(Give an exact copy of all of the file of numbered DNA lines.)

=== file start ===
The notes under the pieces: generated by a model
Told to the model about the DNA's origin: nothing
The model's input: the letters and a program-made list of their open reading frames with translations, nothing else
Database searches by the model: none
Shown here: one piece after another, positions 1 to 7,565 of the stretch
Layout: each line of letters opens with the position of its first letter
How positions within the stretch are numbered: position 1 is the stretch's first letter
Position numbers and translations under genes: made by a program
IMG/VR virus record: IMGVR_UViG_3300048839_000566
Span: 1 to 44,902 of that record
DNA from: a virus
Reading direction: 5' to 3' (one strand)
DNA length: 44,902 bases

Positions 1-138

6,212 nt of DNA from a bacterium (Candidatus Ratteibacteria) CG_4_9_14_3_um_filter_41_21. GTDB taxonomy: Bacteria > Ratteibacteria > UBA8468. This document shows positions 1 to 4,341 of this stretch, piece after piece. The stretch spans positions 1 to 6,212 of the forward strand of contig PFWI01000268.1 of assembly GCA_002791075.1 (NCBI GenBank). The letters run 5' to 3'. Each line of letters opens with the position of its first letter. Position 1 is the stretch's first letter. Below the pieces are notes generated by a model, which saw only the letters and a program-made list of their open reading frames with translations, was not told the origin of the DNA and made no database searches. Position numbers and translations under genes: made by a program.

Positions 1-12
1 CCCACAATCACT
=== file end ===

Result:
The notes under the pieces: generated by a model
Told to the model about the DNA's origin: nothing
The model's input: the letters and a program-made list of their open reading frames with translations, nothing else
Database searches by the model: none
Shown here: one piece after another, positions 1 to 7,565 of the stretch
Layout: each line of letters opens with the position of its first letter
How positions within the stretch are numbered: position 1 is the stretch's first letter
Position numbers and translations under genes: made by a program
IMG/VR virus record: IMGVR_UViG_3300048839_000566
Span: 1 to 44,902 of that record
DNA from: a virus
Reading direction: 5' to 3' (one strand)
DNA length: 44,902 bases

Positions 1-138

6,212 nt of DNA from a bacterium (Candidatus Ratteibacteria) CG_4_9_14_3_um_filter_41_21. GTDB taxonomy: Bacteria > Ratteibacteria > UBA8468. This document shows positions 1 to 4,341 of this stretch, piece after piece. The stretch spans positions 1 to 6,212 of the forward strand of contig PFWI01000268.1 of assembly GCA_002791075.1 (NCBI GenBank). The letters run 5' to 3'. Each line of letters opens with the position of its first letter. Position 1 is the stretch's first letter. Below the pieces are notes generated by a model, which saw only the letters and a program-made list of their open reading frames with translations, was not told the origin of the DNA and made no database searches. Position numbers and translations under genes: made by a program.

Positions 1-12
1 CCCACAATCACT